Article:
Ernst Henrich Berling

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Front page of Kjøbenhavnske Danske Post-Tidender, today Berlingske Tidende, in 1749

Ernst Henrich Berling (22 March 1708 – 16 October 1750) was a German-Danish book printer and publisher. From 1749 he published Danske Post Tidender, which would later become Berlingske Tidende.


Berling was born in Mecklenburg as the son of mounted forest ranger Melchior Christian Berling and Catharina Hennings. He was taught book printing in Lauenburg and in 1731 he was invited to Copenhagen by book printer Johan Jørgen Høpfner, whose stepdaughter Cecilie Cathrine Godiche, daughter of book printer Jørgen Matthiasen Godiche, he married the following year. They founded the Danish Berling Dynasty of printers and publishers.

In 1733 he set up a printing business and in 1747 he was appointed Royal Book Printer. On 27 December 1748 he received a license to publish newspapers, Danish, German, French and scholarly, which he had acquired from Inger Wielandt, a printer's widdow. Most notable among these was his Kjøbenhavnske Danske Post-Tidender, now Berlingske Tidende, which was established in 1749.[1] The paper set new standards for political news coverage and Danish media.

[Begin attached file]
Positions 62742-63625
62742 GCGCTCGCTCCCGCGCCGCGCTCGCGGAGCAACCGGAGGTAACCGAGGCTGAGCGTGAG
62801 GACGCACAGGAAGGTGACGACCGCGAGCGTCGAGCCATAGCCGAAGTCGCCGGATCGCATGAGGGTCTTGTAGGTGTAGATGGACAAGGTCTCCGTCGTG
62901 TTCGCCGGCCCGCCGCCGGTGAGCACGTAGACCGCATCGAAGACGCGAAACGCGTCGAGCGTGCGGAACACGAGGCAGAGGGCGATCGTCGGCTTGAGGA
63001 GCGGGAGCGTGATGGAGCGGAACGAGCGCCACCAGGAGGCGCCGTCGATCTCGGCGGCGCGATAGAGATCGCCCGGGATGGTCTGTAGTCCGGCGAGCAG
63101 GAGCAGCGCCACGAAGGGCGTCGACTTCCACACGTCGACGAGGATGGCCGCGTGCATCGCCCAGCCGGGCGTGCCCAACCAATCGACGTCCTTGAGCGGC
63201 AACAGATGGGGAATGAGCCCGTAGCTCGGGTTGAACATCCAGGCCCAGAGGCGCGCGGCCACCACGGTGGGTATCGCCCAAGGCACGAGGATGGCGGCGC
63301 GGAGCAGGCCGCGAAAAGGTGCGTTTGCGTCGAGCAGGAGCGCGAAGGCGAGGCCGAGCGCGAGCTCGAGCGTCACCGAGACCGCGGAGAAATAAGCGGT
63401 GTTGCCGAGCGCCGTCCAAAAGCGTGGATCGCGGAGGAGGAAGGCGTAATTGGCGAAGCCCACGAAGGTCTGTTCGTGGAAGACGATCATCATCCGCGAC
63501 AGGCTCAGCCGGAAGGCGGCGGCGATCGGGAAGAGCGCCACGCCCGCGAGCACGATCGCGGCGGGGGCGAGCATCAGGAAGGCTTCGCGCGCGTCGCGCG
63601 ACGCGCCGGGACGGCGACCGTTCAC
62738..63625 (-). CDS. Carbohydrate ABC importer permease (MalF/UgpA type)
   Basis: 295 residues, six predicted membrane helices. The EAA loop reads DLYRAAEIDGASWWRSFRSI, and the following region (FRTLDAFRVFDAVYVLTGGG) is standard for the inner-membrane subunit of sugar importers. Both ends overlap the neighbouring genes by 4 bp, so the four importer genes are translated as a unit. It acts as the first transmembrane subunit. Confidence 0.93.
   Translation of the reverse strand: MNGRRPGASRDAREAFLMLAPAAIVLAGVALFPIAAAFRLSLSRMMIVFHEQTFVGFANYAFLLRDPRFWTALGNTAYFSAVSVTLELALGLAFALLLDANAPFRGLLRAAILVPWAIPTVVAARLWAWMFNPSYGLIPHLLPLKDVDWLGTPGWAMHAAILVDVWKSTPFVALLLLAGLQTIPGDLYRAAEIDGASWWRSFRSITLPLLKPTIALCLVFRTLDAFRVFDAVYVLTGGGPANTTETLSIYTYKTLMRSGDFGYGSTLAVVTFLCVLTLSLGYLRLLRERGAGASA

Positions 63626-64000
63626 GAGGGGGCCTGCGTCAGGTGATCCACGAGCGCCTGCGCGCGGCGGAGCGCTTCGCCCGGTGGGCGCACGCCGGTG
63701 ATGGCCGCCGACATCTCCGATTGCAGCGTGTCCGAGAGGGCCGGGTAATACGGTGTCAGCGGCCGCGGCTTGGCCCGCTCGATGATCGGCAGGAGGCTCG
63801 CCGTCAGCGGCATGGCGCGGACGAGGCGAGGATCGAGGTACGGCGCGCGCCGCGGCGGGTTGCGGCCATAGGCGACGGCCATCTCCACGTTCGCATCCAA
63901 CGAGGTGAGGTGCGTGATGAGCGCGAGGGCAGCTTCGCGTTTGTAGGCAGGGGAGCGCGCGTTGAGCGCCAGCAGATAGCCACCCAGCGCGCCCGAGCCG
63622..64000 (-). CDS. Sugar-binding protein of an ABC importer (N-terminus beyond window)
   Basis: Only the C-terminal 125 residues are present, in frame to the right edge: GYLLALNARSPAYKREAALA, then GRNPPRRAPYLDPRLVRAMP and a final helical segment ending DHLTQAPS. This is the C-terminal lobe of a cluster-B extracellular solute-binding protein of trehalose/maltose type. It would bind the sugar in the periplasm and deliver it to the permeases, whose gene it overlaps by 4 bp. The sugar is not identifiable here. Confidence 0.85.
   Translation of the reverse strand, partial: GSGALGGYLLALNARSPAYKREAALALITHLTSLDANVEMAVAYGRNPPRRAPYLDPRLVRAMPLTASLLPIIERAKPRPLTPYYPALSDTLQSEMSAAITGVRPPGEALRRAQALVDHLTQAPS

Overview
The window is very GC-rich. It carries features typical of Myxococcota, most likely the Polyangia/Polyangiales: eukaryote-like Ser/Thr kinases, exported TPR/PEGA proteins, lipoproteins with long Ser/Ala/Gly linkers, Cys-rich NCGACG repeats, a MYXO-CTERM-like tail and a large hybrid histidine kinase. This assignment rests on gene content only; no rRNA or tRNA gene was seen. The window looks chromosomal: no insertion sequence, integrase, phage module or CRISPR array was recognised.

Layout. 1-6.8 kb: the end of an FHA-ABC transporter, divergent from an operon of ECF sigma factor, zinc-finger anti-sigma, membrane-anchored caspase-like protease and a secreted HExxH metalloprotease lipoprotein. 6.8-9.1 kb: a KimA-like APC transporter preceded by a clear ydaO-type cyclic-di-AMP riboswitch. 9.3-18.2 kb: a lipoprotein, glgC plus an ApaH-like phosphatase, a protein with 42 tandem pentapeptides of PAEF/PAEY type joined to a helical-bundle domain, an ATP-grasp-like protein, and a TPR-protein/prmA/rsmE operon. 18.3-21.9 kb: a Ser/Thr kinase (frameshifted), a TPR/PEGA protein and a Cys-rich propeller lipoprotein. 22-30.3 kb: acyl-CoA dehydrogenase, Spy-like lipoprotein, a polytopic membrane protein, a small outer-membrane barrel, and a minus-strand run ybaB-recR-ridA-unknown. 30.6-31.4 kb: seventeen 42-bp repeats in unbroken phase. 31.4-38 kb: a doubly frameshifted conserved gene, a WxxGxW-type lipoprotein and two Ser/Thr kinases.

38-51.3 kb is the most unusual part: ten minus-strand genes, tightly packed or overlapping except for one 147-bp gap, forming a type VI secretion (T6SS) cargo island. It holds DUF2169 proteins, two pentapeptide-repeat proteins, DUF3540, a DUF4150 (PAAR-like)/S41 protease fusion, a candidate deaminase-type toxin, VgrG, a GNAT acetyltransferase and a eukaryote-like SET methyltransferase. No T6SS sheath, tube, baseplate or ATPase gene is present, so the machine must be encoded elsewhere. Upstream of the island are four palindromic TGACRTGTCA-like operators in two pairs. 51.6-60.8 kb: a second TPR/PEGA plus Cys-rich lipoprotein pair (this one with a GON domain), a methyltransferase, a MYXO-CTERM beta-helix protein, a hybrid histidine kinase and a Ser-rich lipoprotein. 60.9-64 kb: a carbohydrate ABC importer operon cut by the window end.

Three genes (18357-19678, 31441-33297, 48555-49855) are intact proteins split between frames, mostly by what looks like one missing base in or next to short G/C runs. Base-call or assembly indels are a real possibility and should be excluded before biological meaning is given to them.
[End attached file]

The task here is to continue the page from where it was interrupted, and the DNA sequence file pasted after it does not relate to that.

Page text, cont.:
As a Royal Book Printer he published several of Ludvig Holberg's works as well as prestigious and lavish publications such as Lauritz de Thurah's profusely illustrated architectural works Den Danske Vitruvius I-II (1746–49) and Hafnia Hodierna (1748).[2]

Further reading[edit]

  • Henry Hellsen, Foregangsmanden Ernst Heinrich Berling, Det Berlingske Bogtrykkeri, 1958.
  • Harald Ilsøe, Bogtrykkerne i København, Museum Tusculanums Forlag, 1992. ISBN 87-7289-195-5.
  • T. Vogel-Jørgensen, Berlingske tidende gennem to hundrede aar. 1749-1949, volume 1, Berlingske, 1949.
  • Rasmus Nyerup, Læsendes Aarbog for 1800, p. 69 ff.
  • Peter Matthias Stolpe, Dagspressen i Danmark, volume III and IV.


  1. ^ Stig Hjarvad (2004). "The Globalization of Language" (PDF). Nordicom Review (1-2). Retrieved 6 April 2015. 
  2. ^ "Ernst Henrich Berling". Gyldendal. Retrieved 6 December 2009.